Incidence of Chronic Kidney Disease Related Pruritus and its Relation with Sleep Quality among Patients on Hemodialysis in Pakistan


  • Qurat Ul Ain, Muhammad Sheheryar Asghar, Mohiuddin Saleem, Sana Majeed, Rubab Rameez, Sidra Shaukat



Pruritus, Chronic renal disease, Characteristics, Association variables


Due to injured kidneys, CKD is defined as a glomerular filtration rate of less than 60ml/min/1.73m2 for more than 3 months. The lethal stage of chronic CKDs is the last stage of renal disease, and its frequency has increased over the previous 30 years. Pruritus caused by chronic renal disease is an unpleasant illness that causes itching and reduces sleep quality.

      The goal of this study is to look at the characteristics of pruritus in people with CKD and how they relate with sleep quality among patients on maintenance hemodialysis.

Place and Duration: In the department of Medicine & Nephrology of Lahore General Hospital and Islamic International Medical College Trust Railway General Hospital, Rawalpindi for six-months duration from April 2021 to September 2021.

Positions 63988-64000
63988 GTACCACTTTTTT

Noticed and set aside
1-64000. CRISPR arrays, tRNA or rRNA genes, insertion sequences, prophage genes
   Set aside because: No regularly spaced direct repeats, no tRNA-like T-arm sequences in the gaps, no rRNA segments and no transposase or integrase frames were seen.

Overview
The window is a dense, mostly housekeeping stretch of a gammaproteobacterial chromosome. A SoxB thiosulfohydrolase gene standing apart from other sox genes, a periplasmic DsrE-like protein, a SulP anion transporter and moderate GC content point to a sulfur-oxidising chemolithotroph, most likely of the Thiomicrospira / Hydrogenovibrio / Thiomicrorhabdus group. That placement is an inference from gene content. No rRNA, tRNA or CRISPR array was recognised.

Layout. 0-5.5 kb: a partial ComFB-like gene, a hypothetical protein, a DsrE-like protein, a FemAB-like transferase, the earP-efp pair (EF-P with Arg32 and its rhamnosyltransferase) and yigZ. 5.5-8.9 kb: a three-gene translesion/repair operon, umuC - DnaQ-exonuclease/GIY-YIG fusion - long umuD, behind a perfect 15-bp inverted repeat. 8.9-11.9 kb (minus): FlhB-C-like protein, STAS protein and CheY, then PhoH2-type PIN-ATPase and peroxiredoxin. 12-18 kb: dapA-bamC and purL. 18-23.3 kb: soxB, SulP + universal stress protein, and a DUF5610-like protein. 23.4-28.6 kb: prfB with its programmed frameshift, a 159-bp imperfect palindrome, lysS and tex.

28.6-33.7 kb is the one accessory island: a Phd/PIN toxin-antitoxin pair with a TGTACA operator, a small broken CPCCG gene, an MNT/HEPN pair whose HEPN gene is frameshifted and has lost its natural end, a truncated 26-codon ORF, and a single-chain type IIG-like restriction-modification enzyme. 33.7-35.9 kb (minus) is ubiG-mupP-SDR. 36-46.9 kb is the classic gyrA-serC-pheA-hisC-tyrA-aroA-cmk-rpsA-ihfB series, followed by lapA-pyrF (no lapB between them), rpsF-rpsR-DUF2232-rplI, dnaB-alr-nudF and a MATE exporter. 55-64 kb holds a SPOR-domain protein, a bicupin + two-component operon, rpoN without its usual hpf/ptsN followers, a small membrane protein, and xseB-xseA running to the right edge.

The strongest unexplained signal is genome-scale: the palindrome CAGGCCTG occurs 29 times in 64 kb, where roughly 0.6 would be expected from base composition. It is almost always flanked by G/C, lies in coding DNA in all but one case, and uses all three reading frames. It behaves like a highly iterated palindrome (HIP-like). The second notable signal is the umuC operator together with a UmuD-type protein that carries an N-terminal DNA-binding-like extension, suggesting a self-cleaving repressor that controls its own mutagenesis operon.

Methods: 60 chronic renal disease patients were gathered from the nephrology department. Inclusion criteria included all patients with CKD who had pruritus and had sleep disturbance, while exclusion criteria included all patients who had rashes and pruritus that were not caused by CKD and were caused by other disorders. Age, gender, sleep pattern, disease severity, poor sleep quality, & pruritus location were all investigated by all patients.

Results: CKD-associated Pruritus was distributed as follows: 75 percent of all patients were 45 years old or older, whereas 25 percent were 45 years old or younger. Pruritus interfered with sleep in 41.7% of patients, but not in 58.3%, and 30.1 percent of patients were girls and 73.9 percent were men. About 55% of people with pruritus are severely affected, whereas 45% are not. The trunk accounts for 60% of pruritic patients, whereas the rest of the body accounts for 40%. There was a strong link between the degree of pruritus and gender, the afflicted region, and sleep.

Conclusion: Pruritus, often known as "uremic pruritus," is the most common skin complaint in people with ESRD. Due to the lack of a clear relationship with uremia, a substantial association occurs in males over the age of 45, disrupts sleep, and predominates in the trunk area.